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Old January 8th, 2008, 09:03 PM   #1
Matthew Field
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KJXB TV mast pano

still the second tallest manmade structure in the world until the Burj overtakes it. Maybe the world's tallest pano.

Heres a 17 image vertical pano with a link to a 640x25476 version

http://www.flickr.com/photos/matthewfield/2172919133/

and here's a small version....

image hosted on flickr


Matt

<edit> oops spoonered the name in the subject line - its KXJB not KJXB

Last edited by Matthew Field; January 8th, 2008 at 09:04 PM. Reason: title is wrong
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Old January 8th, 2008, 09:48 PM   #2
ZZ-II
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, wow. never seen such a shot before!! i hope they'll make the same panorama with the burj dubai
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Old January 21st, 2008, 05:27 PM   #3
Brendan
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Last edited by Brendan; January 1st, 2012 at 05:44 PM.
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Old January 21st, 2008, 07:23 PM   #4
Darhet
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The Warsaw radio mast was the world's tallest structure until its collapse on August 8, 1991. Until the advent of the Burj Dubai it was the tallest land-based structure ever built.


The Warsaw radio mast was mentioned in Guinness World Records as the world's tallest structure.

Warsaw Radio Mast, which was designed by Jan Polak, was 646.38 metres (2,120.67 ft) tall. Its construction started in July 1970, and was completed on May 18, 1974, and the transmitter that used it entered regular service on July 22 of the same year. It was located in Konstantynów, Gąbin, Poland, and was used by Warsaw Radio-Television (Centrum Radiowo-Telewizyjne) for longwave radio broadcasting on a frequency of 227 kHz (before February 1, 1988) and 225 kHz (after). Because a voltage potential of 120 kV existed between the mast and ground, it stood on a 2 metre high insulator. It operated as a mast radiator, so its height was chosen in order to function as a half-wavelength antenna at its broadcasting frequency. The signals from its 2 megawatt transmitters could be received across all of Europe, North Africa and even in North America. Its weight is debated: 380 tonnes, 420 tonnes, 550 tonnes and even 660 tonnes have been cited, probably the result of inaccurate conversion of units by translators. Polish sources claim 420 metric tonnes.

The Warsaw radio mast was a guyed steel lattice mast of equilateral triangular cross section, with a face width of 4.8 m. The vertical steel tubes forming the vertices of the mast had a diameter of 245 millimetres; the thickness of the walls of these tubes varied between 8 and 34 millimetres depending on height. The mast consisted of 86 elements, each of which had a length of 7.5 metres. The mast had 3 arrays of guy wires, each attached to the mast at 5 levels. Each guy was fixed on a separate anchor block at the ground and was 50 mm in diameter. In order that the guy wires not interfere with the radio transmissions, the guys were insulated at regular intervals. The weight of guys and insulators used for anchoring the mast was 80 metric tons. An elevator and separate protected ladders were installed in the interior of the mast to facilitate access to the various mast components, including the aircraft warning lamps. The elevator had a maximum speed of 0.35 m/s and required 30 minutes for a trip from the bottom of the structure to the top.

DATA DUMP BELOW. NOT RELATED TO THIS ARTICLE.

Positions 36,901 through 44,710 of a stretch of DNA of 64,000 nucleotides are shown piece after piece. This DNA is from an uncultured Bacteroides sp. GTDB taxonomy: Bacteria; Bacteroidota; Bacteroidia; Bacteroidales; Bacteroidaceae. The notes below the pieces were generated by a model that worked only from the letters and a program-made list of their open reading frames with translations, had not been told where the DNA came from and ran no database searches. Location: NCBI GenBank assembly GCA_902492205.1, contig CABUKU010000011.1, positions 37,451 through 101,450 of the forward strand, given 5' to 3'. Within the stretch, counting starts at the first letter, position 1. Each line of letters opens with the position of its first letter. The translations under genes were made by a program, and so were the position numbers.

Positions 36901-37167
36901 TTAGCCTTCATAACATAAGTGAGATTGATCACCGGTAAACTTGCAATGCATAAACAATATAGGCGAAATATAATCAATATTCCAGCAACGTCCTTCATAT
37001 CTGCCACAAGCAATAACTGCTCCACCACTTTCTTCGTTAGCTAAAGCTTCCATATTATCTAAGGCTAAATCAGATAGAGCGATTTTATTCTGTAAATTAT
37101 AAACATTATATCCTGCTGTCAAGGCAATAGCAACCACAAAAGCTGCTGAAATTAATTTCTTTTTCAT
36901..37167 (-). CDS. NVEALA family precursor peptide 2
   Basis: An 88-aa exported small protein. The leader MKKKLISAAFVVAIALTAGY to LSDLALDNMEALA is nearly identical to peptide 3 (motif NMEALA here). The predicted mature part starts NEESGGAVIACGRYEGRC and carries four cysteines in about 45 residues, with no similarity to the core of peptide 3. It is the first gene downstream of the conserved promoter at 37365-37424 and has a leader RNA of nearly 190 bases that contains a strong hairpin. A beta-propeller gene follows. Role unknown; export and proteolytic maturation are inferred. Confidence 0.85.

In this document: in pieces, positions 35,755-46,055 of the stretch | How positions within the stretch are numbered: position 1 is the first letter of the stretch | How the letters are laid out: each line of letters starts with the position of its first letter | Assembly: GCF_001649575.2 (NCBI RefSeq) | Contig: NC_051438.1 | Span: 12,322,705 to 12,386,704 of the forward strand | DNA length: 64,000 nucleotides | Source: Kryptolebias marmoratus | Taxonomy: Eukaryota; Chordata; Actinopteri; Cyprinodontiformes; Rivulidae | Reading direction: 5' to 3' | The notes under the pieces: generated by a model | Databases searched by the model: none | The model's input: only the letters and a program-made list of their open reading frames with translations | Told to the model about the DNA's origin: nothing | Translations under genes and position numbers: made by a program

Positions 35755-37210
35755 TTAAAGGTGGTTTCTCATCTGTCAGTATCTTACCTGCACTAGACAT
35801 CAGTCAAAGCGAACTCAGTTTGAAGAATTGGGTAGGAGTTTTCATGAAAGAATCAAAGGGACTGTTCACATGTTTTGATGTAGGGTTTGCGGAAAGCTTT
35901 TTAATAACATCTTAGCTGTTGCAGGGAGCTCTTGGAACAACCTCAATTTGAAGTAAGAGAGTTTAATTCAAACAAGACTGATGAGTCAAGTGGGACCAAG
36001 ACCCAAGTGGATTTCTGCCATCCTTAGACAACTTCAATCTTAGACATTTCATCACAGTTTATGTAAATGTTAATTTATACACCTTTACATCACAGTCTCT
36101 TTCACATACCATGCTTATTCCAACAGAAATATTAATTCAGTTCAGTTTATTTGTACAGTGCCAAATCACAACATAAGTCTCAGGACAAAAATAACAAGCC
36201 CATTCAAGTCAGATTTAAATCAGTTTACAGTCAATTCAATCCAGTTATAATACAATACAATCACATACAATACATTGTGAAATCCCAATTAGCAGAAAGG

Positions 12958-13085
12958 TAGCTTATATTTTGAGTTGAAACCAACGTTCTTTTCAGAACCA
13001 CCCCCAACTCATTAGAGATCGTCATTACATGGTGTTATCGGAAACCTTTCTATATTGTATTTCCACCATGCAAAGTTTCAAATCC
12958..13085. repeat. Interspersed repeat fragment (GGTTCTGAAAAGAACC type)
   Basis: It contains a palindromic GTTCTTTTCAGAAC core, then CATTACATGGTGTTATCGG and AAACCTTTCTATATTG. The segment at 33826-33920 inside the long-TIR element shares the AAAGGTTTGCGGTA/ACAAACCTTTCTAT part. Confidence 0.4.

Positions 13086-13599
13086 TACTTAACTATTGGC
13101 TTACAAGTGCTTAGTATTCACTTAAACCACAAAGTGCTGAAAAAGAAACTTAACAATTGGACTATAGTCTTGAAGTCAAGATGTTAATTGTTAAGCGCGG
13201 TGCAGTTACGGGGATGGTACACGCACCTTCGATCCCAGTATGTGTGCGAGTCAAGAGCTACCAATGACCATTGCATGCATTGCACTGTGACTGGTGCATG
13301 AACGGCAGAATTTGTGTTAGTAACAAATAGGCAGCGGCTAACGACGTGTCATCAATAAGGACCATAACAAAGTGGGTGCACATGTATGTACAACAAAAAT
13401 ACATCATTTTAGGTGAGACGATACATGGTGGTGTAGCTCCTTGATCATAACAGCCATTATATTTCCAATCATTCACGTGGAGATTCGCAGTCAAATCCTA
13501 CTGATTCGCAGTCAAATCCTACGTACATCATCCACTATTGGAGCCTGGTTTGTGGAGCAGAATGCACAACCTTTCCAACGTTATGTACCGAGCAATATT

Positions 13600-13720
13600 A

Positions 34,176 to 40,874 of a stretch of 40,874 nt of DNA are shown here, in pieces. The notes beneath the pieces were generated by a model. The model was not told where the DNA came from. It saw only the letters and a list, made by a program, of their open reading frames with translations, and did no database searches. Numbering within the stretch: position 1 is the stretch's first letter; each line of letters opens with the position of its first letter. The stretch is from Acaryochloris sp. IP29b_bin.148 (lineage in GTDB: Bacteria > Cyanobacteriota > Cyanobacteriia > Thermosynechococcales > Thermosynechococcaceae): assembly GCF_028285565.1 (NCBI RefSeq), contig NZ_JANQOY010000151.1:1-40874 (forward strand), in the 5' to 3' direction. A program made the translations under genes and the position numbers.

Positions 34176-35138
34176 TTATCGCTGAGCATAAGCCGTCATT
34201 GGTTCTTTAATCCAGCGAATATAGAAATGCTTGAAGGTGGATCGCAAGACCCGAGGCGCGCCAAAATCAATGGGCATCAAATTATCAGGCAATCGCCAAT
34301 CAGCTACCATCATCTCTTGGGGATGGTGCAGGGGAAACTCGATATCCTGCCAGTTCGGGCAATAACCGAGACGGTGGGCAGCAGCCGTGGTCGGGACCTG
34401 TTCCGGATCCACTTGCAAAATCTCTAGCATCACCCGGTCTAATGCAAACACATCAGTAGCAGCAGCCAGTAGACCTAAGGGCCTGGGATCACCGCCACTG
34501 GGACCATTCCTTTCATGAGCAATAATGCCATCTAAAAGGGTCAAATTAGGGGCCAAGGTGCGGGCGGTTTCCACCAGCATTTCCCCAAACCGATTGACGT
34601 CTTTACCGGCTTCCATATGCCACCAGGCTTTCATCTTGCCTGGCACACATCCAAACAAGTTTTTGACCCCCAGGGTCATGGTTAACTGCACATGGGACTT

Collapse

On August 8, 1991 at 16:00 UTC the mast collapsed due to an error in exchanging the guys on the highest stock of the mast. The mast first bent and then snapped at roughly half its height. A small mobile crane, property of Mostostal Zabrze, was destroyed in the collapse. The helix building and the transmitter building (including the transmitter devices in it) were not damaged.
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Old January 28th, 2008, 07:57 PM   #5
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@Matthew Field: the composition of your picture of KJXB TV Mast is very well. It looks as made on a single picture.

How did you fit the pictures together?
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Old January 29th, 2008, 08:22 PM   #6
Matthew Field
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Quote:
Originally Posted by Obelixx View Post
@Matthew Field: the composition of your picture of KJXB TV Mast is very well. It looks as made on a single picture.

How did you fit the pictures together?
The workflow was Canon 20D/300mm F4L/1.4x TC (full manual, RAW) -> Canon Digital Photo Professional (manual white balance, same recipe for 17 frames, export to 16 bit TIFF) -> Realviz Stitcher Unlimited (render snapshot, 16 bit TIFF) -> Photoshop CS3 (crop, levels, sharpen)

The image was taken from about a mile from the base of the transmitter, hence the low perspective distortion (and hence the visible atmospheric distortion) and the long focal length required (670mm in 35mm equivalent)

Matt
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